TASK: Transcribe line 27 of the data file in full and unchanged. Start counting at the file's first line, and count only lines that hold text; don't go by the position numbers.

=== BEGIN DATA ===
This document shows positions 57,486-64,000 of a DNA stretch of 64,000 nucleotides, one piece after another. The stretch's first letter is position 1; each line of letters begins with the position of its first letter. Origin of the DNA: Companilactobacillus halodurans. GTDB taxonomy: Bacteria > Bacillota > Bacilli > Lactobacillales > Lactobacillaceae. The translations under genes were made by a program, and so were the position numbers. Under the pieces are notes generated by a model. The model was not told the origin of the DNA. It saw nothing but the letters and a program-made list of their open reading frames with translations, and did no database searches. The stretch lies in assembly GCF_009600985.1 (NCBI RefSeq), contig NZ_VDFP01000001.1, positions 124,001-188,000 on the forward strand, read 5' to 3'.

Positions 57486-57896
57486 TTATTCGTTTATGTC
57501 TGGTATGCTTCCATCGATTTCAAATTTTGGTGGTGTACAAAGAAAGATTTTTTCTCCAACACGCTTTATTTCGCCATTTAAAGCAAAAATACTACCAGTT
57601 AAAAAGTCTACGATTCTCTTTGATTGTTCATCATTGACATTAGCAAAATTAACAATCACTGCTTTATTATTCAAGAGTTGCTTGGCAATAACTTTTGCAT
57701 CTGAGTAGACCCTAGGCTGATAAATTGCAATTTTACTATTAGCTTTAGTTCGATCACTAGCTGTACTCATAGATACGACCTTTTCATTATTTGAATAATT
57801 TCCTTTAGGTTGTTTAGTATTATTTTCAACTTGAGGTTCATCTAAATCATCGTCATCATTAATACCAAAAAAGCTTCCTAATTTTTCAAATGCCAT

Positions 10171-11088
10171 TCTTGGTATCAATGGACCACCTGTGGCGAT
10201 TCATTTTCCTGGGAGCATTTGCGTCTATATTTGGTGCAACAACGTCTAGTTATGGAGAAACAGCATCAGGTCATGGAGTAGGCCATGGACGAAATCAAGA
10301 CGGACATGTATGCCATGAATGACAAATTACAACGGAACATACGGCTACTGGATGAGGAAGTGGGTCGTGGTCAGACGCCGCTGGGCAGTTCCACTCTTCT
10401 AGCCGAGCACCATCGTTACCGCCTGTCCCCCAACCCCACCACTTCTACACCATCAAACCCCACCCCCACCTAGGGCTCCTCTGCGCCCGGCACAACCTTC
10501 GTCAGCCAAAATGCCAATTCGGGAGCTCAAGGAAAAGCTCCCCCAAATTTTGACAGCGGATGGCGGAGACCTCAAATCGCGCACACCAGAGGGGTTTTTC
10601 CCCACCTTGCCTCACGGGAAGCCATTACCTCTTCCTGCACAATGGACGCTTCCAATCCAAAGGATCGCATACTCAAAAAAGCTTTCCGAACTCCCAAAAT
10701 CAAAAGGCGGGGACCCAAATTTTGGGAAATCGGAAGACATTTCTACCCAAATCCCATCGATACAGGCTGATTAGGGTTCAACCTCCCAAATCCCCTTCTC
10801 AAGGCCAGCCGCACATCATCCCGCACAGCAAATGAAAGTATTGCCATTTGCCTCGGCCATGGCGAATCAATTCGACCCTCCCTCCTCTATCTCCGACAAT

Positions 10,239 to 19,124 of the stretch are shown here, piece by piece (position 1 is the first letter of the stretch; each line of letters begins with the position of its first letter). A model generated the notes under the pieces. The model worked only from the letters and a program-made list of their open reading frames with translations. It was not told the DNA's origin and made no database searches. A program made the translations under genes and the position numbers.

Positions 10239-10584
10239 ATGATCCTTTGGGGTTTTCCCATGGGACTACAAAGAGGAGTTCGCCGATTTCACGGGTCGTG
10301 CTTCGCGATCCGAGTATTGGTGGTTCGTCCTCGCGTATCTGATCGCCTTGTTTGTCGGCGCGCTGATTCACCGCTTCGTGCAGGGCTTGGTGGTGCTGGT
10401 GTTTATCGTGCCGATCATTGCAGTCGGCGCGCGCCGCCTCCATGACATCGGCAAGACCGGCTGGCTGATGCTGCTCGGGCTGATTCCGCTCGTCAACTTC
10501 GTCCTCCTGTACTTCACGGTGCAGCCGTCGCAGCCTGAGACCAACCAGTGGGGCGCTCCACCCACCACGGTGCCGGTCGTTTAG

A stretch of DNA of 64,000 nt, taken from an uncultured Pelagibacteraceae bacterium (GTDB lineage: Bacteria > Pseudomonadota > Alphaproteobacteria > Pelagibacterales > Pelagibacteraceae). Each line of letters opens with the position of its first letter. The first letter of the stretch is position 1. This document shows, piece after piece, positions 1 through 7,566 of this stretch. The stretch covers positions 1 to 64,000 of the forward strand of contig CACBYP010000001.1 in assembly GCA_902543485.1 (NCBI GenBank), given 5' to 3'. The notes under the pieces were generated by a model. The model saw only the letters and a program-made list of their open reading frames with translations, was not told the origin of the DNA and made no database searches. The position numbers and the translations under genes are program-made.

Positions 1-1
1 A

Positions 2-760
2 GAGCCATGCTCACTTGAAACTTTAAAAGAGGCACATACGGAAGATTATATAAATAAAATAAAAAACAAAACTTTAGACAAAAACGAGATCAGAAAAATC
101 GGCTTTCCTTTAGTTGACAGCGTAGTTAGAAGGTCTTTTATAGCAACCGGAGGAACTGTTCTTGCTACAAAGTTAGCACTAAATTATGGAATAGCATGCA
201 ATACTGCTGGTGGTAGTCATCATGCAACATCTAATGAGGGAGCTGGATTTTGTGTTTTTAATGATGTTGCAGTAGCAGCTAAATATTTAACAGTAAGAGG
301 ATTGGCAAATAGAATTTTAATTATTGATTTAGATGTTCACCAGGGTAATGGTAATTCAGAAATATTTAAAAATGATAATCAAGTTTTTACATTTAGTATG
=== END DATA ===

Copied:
2 GAGCCATGCTCACTTGAAACTTTAAAAGAGGCACATACGGAAGATTATATAAATAAAATAAAAAACAAAACTTTAGACAAAAACGAGATCAGAAAAATC